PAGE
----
Veteran U.S. Senator and one-time presidential candidate John McCain’s recent visit to Australia focused attention on the increasingly problematic dilemma Australia faces as the geopolitical interests of China and the United States collide in our region of the planet.
Senator McCain, who is chairman of the U.S. Senate Committee on Armed Services, tried to ease Australia’s discomfort by saying that Australia should not be forced to choose between its long-time security relationship with the U.S. and its trade relationship with China.
However, he stressed that Australia should consider banding together with other regional countries to conduct collective “freedom of navigation” exercises in the South China Sea, arguing that Beijing’s militarisation of islands was in violation of international law.
Senator McCain’s provocative comments while visiting Australia included accusations that China was “behaving like a bully” in the South China Sea.
“I think it is very clear that the Chinese by filling in these islands are militarising them and that is in violation of international law,” the Senator said.
China lays claim to much of the resource-rich South China Sea, through which trillions of dollars worth in shipping trade passes every year, and any conflict in the South China Sea would be catastrophic for international commerce. Countries in the region, including Brunei, Malaysia, the Philippines, Taiwan and Vietnam, also have claims on the strategic waterway.
United States intelligence mapping estimates that Beijing has added more than 1,300 hectares of land on man-made islands in the South China Sea over the past three years, including the building of runways, ports, aircraft hangars and communications equipment. The U.S. sees this land creation as a sign that China is being openly aggressive about its claims, and is preparing for the possibility of a future conflict in the region.
Senator McCain’s foray into regional politics is significant, but he was not here necessarily as an envoy of President Donald Trump. In fact, Senator McCain has been a periodic critic of the President’s domestic and foreign policies.
It is also worth recalling that during the much-hyped fracas following President Trump’s angry phone call to Prime Minister Malcolm Turnbull over the Obama administration’s deal to accept Australia’s stranded asylum seekers, it was Senator McCain who led the chorus of support for the importance of the U.S.-Australian alliance.
During his visit Senator McCain said that the U.S. and its allies had not done enough to stop China’s island building in the region. “I think we are doing a lot but don’t believe we have done enough to respond to Chinese filling in these islands for military purposes that have been judged by an international tribunal as a violation,” he said.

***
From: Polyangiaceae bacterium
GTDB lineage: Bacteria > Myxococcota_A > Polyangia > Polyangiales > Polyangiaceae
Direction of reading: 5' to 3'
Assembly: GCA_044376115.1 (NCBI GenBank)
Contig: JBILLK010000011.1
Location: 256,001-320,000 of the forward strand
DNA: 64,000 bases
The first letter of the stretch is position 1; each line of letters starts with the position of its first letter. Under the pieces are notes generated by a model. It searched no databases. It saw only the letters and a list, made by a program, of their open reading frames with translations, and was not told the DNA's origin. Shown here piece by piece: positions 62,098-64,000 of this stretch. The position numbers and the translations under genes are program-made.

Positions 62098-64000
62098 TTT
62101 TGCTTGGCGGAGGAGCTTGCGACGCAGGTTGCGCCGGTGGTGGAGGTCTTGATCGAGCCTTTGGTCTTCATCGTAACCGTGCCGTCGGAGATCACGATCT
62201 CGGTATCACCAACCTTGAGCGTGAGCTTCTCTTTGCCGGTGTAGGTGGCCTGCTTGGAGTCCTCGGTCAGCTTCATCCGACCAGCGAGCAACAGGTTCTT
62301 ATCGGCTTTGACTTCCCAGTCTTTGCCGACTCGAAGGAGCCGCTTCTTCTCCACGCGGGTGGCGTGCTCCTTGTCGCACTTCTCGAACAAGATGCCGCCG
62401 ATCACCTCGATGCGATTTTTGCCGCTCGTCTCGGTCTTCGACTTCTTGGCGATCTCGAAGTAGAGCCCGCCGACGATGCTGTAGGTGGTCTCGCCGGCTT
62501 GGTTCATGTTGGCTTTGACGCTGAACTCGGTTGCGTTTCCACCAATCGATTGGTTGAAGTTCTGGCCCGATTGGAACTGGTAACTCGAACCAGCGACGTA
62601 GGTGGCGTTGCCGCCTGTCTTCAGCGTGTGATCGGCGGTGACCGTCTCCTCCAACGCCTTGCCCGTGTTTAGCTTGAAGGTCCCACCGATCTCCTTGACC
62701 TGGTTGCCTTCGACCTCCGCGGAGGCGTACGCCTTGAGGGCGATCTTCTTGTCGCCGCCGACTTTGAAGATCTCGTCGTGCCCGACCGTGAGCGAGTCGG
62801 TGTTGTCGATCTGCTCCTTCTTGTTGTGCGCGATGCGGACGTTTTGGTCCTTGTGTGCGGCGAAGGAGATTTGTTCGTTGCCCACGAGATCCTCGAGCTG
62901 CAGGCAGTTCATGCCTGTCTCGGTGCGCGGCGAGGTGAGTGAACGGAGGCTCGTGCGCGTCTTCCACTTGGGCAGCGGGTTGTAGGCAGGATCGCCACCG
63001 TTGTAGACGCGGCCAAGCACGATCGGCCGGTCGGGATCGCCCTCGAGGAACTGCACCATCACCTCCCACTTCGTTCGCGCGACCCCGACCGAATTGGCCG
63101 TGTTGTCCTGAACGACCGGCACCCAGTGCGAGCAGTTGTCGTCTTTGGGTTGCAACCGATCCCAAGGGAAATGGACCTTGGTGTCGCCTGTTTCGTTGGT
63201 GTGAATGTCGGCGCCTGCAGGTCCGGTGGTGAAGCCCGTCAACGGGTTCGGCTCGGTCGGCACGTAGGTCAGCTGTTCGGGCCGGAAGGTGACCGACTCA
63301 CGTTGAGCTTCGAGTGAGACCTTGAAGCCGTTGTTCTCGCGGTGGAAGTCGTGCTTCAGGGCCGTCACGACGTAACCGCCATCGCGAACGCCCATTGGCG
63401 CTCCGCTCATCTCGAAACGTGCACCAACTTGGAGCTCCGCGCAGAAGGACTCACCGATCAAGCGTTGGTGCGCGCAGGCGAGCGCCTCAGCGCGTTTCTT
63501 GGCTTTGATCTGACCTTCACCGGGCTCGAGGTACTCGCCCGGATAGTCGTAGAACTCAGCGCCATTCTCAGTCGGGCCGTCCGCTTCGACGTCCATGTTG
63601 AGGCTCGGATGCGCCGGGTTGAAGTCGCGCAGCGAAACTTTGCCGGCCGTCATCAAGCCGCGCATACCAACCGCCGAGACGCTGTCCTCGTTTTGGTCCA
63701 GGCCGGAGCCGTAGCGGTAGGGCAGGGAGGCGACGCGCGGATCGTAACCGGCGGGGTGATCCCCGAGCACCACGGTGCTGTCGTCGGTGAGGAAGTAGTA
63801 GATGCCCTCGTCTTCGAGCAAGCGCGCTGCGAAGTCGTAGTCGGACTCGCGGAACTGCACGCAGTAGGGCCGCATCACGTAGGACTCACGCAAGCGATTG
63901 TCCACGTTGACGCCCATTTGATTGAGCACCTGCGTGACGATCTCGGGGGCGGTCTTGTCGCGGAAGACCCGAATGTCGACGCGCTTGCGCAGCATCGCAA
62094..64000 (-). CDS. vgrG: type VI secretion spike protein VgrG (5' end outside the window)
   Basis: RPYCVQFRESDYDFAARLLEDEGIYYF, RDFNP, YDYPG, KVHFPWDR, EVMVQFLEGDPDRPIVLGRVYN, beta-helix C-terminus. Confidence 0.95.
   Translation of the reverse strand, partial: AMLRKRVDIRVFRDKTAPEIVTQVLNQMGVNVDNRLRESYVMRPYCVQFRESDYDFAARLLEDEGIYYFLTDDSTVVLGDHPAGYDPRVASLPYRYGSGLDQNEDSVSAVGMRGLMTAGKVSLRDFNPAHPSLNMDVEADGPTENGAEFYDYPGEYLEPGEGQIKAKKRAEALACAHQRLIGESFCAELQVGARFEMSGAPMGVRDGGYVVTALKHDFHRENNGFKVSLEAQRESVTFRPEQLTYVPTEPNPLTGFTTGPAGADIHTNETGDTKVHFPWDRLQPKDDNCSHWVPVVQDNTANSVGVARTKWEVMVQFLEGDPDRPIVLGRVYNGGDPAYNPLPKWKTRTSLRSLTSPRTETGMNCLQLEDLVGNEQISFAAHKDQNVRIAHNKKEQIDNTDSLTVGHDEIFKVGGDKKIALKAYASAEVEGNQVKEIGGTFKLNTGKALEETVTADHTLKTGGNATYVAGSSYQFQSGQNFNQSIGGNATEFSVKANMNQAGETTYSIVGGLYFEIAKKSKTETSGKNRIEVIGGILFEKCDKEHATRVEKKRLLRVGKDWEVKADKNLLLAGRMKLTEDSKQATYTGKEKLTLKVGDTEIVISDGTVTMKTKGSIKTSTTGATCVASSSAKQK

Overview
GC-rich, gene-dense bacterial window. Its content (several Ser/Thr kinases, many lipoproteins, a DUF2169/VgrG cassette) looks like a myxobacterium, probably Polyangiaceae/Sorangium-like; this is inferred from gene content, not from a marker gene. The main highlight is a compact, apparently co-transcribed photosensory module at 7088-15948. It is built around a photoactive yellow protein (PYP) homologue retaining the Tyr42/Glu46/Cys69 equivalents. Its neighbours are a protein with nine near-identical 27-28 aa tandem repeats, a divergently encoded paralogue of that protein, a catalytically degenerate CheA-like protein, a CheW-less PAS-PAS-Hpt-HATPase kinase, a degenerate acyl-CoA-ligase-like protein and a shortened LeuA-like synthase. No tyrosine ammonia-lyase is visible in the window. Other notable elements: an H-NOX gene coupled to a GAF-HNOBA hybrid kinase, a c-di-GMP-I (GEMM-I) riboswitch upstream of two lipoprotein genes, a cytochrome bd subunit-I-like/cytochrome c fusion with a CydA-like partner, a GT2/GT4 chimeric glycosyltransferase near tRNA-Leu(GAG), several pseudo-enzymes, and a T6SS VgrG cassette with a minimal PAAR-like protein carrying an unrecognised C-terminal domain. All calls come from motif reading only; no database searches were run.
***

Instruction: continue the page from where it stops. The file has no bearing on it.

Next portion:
Asked whether U.S. allies, including Australia, should be involved in exercises within the 12-nautical-mile territorial zone around the Chinese-built islands to enforce an international court ruling against their legitimacy, Senator McCain said: “We should be doing patrols, we should be doing joint military exercises ranging from search and rescue to other joint military exercises, which is fairly routine but that doesn’t have to be in a threatening fashion.”
The McCain intervention comes only a few weeks after former prime minister Paul Keating, in typical colourful language, argued that the United States (and by proxy Australia) should be extremely wary about confronting China’s expanding interests in the South China Sea.
“ ‘Glug, glug, glug’ – that’s the sound a sinking battleship makes,” Mr Keating said in a speech to the Lowy Institute in April, suggesting that the U.S. should not expect to dominate China in the waterway.
“I always say to these American admirals that every great battleship went down in the first week at sea in the Second World War.”
Mr Keating said the idea that “China is going to be a strategic client of the United States is nonsense”.
“What [China] is doing in the South China Sea, they are marking out space like a tiger does, you know, a tiger rubs itself against the trees to let any other ones that turn up know this is our space.
“Great states need strategic space and if you don’t give it to them, they will take it … the central stabilising force in East Asia is China, not Japan, and I think this will dawn on the Americans.”
In other words, Mr Keating was arguing that China, as the emerging super power, should not be impeded in stamping its dominance in the South China Sea.
But Senator McCain is urging Australia to adopt the exact opposite stance, arguing that freedom of navigation is a “fundamental principle” of America’s national security policy, and that Australia should join forces with the U.S., Japan, South Korea and India to balance Chinese behaviour in the region.